INTERIOR ROOMS - There are wires run along the top of the middle wall of the house and at the wall between the kitchen and living room that are missing conduit or protective covering to prevent damage. - (See Photo 1) - (See Photo 2) - Most of the outlets in the interior (bedrooms, living room, bathrooms) tested as being ungrounded. One outlet in the middle bedroom was damaged. We recommend that all the outlets be fully evaluated by a qualified electrical contractor or engineer. - (See Photo 3) - (See Photo 6) - (See Photo 12) - At least 5 panes in windows in the living room and bedrooms have fogging inside the glass from failed thermal seals. The repair for this many failed seals can be expensive. We suggest having a qualified window contractor evaluate all the windows. - (See Photo 8) - (See Photo 9)
ATTIC - There is biological growth present on the back of roof decking in the attic, both older and newer roof decking have growth present, as do wood rafters and framing in the attic. We recommend the attic space be fully evaluated by a qualified remediation contractor. - (See Photo 2) - (See Photo 3) - (See Photo 4) - (See Photo 11) - There is an unsecured junction box with an unsecured cover laying on it at the back of the attic and a wire splice outside of a junction box at the front of the attic. We recommend the attic electrical be evaluated by a qualified electrical contractor or engineer. - (See Photo 7) - (See Photo 8) - There is a rafter at the East corner that has 2-3 large cracks and may need repair, we recommend it be evaluated by a qualified framing contractor.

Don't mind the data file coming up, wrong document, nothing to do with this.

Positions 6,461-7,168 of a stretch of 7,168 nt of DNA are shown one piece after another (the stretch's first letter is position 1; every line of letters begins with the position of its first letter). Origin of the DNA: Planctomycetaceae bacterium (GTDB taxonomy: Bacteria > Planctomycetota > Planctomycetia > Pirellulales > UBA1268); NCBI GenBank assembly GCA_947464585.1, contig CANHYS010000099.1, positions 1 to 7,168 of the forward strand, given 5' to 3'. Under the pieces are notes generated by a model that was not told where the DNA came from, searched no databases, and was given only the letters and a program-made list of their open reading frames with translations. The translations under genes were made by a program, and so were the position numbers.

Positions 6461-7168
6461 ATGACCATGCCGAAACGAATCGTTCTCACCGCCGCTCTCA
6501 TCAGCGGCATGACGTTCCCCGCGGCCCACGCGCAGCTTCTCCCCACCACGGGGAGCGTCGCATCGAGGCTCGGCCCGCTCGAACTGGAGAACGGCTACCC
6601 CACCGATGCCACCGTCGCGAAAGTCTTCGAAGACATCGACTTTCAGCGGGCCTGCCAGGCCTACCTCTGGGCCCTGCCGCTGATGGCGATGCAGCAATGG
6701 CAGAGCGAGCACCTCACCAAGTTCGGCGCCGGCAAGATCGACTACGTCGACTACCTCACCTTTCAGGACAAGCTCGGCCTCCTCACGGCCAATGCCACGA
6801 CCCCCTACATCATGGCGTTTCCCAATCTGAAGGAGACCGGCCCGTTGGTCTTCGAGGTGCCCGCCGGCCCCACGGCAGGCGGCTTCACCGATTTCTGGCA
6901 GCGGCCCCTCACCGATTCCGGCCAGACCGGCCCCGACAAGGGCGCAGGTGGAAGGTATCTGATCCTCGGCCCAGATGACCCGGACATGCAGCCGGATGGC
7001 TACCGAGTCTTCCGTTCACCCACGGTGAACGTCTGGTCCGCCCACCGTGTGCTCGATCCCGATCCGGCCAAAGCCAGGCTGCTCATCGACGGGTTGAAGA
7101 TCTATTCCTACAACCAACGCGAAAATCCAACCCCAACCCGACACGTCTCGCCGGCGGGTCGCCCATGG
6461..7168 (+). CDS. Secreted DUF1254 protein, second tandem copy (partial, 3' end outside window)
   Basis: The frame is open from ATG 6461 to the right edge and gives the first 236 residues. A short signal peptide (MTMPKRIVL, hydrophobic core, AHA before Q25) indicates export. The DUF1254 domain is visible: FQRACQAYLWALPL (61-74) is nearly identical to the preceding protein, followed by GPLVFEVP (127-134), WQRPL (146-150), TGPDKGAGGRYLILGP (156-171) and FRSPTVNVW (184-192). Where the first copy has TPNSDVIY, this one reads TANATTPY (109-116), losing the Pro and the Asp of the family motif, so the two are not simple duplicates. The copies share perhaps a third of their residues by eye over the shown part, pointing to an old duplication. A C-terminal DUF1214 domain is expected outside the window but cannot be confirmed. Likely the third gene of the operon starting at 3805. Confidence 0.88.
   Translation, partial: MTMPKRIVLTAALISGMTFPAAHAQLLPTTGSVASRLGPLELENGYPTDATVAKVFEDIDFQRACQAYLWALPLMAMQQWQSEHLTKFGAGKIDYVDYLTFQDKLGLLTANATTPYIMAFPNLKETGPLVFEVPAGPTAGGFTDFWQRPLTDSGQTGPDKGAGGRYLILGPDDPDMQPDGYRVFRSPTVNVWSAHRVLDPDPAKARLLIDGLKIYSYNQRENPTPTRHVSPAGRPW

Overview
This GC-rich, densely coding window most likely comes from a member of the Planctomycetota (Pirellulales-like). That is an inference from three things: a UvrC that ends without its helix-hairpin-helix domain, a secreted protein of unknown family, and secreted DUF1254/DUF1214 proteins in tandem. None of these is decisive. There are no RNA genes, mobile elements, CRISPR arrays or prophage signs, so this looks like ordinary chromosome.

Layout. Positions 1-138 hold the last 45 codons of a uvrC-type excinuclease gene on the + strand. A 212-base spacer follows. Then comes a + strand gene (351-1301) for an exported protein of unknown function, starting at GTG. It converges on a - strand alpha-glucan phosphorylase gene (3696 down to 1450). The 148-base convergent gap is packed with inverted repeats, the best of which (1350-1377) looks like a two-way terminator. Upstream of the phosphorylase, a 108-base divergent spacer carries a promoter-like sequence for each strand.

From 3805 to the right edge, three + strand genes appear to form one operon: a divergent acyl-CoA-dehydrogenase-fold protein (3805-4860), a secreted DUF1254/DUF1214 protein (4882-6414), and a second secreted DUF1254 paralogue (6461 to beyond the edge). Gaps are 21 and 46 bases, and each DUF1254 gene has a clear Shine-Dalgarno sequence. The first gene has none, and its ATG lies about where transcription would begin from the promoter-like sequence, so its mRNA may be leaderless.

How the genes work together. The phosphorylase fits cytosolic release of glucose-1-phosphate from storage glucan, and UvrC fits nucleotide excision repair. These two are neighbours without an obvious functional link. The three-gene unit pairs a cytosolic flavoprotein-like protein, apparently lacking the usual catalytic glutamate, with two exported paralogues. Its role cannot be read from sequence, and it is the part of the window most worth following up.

1) Septic and well require their own special inspector. A home inspector typically does not evaluate these. 

2) water heater TPR valve - No big deal, I literally would not bother fixing this if it were my house.

3) Panel in the bathroom is bizarre. It is also bizarre your inspector couldnt check it to figure out if its a sub panel, an abandoned panel.

4) Kitchen water pressure - This really relates to a proper well yield test.  Microbiral growth, no big deal just clean it with bleach.

5) Low water pressure bathrooms - Again...this goes back to getting a proper Well Yield test. 

6) Wires w/o conduits, hard to say without seeing it. 

7) Outlets w/o grounds....to be expected in certain aged homes and can easily be identified visually without an inspector in most cases.

8) Fogging windows - obviously can be seen visually, no inspector needed to tell this. It is largely a cosmetic issue and not a functional issue. I would not bother replacing.

9) Microbial growth in attic.....could literally be absolutly nothing, or could be a big deal. Inspector and remediation company will always make it sound like a big deal even if it is not a big deal.  Look at it, use common sense in assessing it.

10) Unsecured junction box. Not a big deal, literally would take under 5 mins to fix. 

11) Could be a big deal, or could be nothing.  Use common sense in evaluating.

Honestly....a good inspector should be telling you whats important, and whats not. Some of the things hes mentioned are clearly not big issues at all and he should have explained those to you. The others could swing either way, and he should have explained that as well, but sounds like he likely didnt.